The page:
Krystyle O’Kane’s brother Christopher, 26, was fatally injured during a night out celebrating his birthday in April 2010 when, as a passenger in a cycle-cab, he fell out and struck his head in Lothian Road.
He later died at Edinburgh Royal Infirmary.
In the aftermath of the accident, there were immediate calls for tighter regulation of the industry.
Now council officials are poised to step up the levels of regulation of pedicabs to bring them more in line with other licensed industries, such as taxis.
New measures to be considered include testing the vehicles to ensure they meet safety standards as well as assessing driver competence.
Ms O’Kane said lives would be saved by tightening regulation of the industry, but the laws had come too late to protect Christopher, a corporal with the Royal Electrical and Mechanical Engineers.
“I’m glad tougher regulations could be coming in because they will save lives,” she said. “I just wish they had been brought in sooner. My brother was never told to sit down or to wear a seat belt.”
She added: “I would like to see [rickshaws] scrapped altogether.”
The proposals have been welcomed by members of the trade and community leaders.
Councillor Rob Munn, convener of the city’s regulatory committee, which first called for a review of regulation in 2010, said: “Pedicab drivers are already regulated as they have to apply for licences, and are subject to the usual checks. But this, depending on what comes back from the consultation, is to look at the vehicles being regulated.”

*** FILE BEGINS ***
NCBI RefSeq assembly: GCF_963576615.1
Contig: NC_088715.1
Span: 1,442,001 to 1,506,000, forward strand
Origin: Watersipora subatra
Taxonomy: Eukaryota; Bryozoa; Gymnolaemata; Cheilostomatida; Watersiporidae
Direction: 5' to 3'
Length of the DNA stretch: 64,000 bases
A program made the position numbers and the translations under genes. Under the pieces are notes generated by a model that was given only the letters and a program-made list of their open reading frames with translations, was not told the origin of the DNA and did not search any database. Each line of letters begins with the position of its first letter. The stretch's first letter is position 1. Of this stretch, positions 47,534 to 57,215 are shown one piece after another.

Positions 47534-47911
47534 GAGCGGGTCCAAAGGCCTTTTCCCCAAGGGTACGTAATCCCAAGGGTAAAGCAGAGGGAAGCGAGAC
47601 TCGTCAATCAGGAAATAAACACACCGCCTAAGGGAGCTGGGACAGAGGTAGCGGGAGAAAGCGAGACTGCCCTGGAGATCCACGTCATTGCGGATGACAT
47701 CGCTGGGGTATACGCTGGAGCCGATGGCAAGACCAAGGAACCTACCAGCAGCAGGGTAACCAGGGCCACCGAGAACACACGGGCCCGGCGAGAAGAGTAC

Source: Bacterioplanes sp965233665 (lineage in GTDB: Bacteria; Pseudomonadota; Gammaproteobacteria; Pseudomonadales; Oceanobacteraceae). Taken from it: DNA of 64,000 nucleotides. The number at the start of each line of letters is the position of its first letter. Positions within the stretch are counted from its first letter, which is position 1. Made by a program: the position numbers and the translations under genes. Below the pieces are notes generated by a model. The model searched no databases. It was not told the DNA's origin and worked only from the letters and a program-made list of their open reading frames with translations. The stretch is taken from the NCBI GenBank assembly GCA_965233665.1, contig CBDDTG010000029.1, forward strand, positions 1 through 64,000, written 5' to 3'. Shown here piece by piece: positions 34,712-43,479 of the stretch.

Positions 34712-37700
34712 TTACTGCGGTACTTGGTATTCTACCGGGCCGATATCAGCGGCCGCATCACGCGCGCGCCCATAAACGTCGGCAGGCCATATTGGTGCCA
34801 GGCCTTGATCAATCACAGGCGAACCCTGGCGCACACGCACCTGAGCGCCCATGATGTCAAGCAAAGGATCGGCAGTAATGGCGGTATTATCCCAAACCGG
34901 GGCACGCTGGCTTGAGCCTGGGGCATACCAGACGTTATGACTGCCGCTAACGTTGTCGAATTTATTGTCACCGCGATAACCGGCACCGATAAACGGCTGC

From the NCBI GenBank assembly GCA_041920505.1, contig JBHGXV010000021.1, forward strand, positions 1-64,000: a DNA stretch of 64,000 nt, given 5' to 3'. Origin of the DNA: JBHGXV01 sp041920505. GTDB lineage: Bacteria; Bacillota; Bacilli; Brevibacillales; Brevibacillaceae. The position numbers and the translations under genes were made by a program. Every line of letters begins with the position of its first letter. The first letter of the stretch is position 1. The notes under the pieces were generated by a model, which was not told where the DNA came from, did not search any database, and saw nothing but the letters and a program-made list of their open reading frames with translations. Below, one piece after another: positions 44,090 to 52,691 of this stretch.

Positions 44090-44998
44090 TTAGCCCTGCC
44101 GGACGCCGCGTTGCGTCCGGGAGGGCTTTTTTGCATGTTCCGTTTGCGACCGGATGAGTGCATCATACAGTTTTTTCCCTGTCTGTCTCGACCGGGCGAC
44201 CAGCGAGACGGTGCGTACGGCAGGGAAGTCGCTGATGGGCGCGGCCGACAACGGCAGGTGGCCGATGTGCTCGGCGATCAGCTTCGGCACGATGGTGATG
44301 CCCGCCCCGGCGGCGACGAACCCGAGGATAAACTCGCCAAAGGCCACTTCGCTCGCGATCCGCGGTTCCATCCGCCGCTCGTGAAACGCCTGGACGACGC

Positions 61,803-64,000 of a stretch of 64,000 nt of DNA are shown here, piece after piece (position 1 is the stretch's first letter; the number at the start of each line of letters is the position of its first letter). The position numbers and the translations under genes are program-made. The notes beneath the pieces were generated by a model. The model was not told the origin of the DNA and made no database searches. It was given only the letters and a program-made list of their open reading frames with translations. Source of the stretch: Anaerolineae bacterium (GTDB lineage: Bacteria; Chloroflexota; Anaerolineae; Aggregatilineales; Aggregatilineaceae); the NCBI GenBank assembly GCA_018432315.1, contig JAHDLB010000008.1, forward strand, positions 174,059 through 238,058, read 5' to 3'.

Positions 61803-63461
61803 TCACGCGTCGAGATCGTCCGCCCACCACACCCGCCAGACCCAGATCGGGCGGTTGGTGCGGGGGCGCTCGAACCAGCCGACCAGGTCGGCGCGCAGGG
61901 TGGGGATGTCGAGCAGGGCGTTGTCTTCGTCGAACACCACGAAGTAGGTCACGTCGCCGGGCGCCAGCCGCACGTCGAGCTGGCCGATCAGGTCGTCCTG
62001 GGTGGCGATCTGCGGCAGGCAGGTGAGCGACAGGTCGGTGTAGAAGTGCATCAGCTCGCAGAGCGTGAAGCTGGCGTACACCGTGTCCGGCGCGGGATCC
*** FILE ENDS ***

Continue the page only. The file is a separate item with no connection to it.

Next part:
A set of new conditions is expected to be drawn up, before being presented to a meeting of the regulatory committee then put out to public consultation.
Council officials have said the measures could cover the “fitness of the vehicle used, the competence of the driver, the safety arrangements and appropriate insurance”.
Greg Aitken, owner of Chariot Cabs, one of the main pedicab operators in the city, said: “There are some aspects there that are necessary and could be imposed. Certainly the vehicle’s condition should be in perfect order.
“Some bikes are not in a good condition at all so if there could be some checks similar to an MOT that would be great.”
However, he added: “What might happen is someone makes a decision but does not have the right knowledge. So far there’s not been enough consultation so we might end up with regulation that does not improve anything and puts up hurdles so you end up with pointless bureaucracy.”